• Barolo's Royal Family:  The Wines of Giuseppe Rinaldi

    Barolo's Royal Family: The Wines of Giuseppe Rinaldi

    An epic retrospective tasting of the wines from Giuseppe Rinaldi were featured by Antonio Galloni in Vinous in May of 2017. This dinner in London was complete with vintages spanning 1990-2010. Looking back at these notes recently was the impetus for today's offer. A visit just before harvest in 2012 to the cantina was one of my very fondest memories of travels on the wine route. It was a true privilege to meet the family and taste the wines, including the monumental 2010's still in botti.

    Today, I'm happy to offer a wide range from Giuseppe Rinaldi stretching back to the epic 1967 Brunate Riserva. 

    The first wines labeled under Giuseppe Rinaldi came in 1921 (pictured below). Battista Rinaldi continued the tradition at the estate in 1945, and after his passing his son Beppe returned home in 1992. Beppe's spirit over the last decades has been even more immortalized than the legendary wines he's produced. It was over this span that worldwide attention on Piedmont had gradually increased, and even in the last 15 years pricing and scarcity of the wines has drastically changed. In 2010 Beppe's daughter's Marta and Carlotta began making the wines, continuing in the same traditional fashion.

    Along with drinking the wines of Bartolo Mascarello and Giacomo Conterno, Rinaldis are among the most memorable I've had in Barolo. They appeal to every aspect of the senses and continually remind me that no matter how articulate experiences can be conveyed the true magic of them is a deeply personal one.

    As noted by Galloni, most of the production from this cantina had been sold to private customers. Finding back-vintage wines is not a common occurrence today. I was thrilled to be able to work over the last year with Rinaldi's US importer, Vinifera Imports, to acquire several older wines directly from the Rinaldi estate. 

    Rinaldi is a revered traditionalist, following the techniques Battista and Giuseppe had employed in the early and mid 1900's. Wines are macerated on their skins for a long time, and aging takes place large botti. The results are powerful, deep Barolos that are met with the precision and aromatics that make them incomparable. They offer wild spices, gamey notes, and of course Nebbiolo's tell-tale tar and roses.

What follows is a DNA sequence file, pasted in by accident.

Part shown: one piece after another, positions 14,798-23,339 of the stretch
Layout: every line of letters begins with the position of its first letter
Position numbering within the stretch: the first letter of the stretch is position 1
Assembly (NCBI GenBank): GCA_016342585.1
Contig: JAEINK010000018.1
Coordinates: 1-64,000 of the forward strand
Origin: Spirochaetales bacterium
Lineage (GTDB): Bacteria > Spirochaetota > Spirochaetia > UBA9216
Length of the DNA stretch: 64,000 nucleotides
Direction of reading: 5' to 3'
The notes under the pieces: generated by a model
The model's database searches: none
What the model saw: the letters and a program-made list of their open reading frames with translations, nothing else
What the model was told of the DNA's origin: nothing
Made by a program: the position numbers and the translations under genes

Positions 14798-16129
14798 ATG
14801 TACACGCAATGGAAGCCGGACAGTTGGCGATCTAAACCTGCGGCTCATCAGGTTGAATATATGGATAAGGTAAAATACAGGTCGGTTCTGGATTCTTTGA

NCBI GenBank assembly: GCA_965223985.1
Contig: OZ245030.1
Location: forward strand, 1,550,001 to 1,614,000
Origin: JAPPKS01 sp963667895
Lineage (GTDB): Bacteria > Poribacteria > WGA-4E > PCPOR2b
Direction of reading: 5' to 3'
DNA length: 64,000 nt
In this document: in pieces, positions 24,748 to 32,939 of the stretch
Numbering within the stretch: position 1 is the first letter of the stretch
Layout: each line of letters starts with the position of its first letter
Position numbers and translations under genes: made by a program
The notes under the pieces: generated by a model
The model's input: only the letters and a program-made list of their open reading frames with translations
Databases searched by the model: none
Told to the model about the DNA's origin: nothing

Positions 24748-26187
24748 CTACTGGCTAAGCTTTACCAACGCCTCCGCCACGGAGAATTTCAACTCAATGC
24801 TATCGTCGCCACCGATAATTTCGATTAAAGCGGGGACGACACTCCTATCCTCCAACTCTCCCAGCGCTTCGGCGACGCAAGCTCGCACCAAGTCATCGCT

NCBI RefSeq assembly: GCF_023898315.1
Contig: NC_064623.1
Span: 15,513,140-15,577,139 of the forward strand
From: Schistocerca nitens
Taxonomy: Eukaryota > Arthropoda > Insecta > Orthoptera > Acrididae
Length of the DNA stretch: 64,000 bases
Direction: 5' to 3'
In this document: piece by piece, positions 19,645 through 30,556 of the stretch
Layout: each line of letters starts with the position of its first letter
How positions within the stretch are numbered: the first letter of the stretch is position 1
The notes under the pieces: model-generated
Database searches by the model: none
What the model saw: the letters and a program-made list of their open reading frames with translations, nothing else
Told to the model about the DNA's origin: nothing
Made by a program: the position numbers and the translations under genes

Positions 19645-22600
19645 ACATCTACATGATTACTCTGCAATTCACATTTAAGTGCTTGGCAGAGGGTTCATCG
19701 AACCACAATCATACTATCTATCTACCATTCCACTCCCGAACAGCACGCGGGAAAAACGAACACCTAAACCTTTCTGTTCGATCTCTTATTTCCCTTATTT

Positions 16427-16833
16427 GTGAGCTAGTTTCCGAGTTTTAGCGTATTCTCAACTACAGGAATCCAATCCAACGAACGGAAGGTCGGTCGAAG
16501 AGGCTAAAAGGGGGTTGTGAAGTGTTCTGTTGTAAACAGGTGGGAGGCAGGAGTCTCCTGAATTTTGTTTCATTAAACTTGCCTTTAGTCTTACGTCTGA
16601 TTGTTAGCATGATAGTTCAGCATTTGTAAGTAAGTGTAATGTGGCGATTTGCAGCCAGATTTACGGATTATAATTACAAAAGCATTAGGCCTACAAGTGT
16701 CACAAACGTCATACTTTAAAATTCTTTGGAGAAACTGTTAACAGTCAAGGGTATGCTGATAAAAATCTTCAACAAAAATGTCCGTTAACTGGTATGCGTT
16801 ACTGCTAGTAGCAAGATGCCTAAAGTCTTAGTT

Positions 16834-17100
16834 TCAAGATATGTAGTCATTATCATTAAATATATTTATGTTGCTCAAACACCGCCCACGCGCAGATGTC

Essentially two Barolos were made, the Brunate-Le Coste and the Cannubi (San Lorenzo)-Ravera. Laws recently changed and now multiple crus aren't permitted on labels. Starting in 2010 the Brunate-Le Coste was bottled with a higher 85% Brunate and just 15% Le Coste (the maximum legal addition). The Cannubi (San Lorenzo)-Ravera began to implement wine from Le Coste and the new name for the bottling is "Tre Tine" (three vats).
    Posted by Alexander Rosen
  • Friday Firestorm: France, Italy, & Germany!

    Friday Firestorm: France, Italy, & Germany!

    Today's offering from France, Italy, and Germany was inspired by some very special new back-vintage arrivals. Some wines are not posted online yet, so please reply to this email with any order requests. 2002 Champagne is highlighted today with value plays like Lanson's two late releases, and Jacquesson's Dégorgement Tardif and Bollinger's R.D.

    Burgundy is lead with new arrivals of 1966 Mongeard-Mugneret Grands Echezeaux and 1969 Rousseau Clos de la Roche. Values here can be found with Moillard's 1983 Malconsorts and Daniel Rion's Beaux Monts. Germany features only two producers, Egon Müller and Klaus-Peter Keller. Rhône and Loire Valley are deep with Chave and Clos Rougeard. And finally, Italy features deep selections from the 60's and 70's, along with newer releases from Giacomo Conterno and brand new winery release of Emidio Pepe's 2010 Montepulciano d'Abruzzo.
    Posted by Alexander Rosen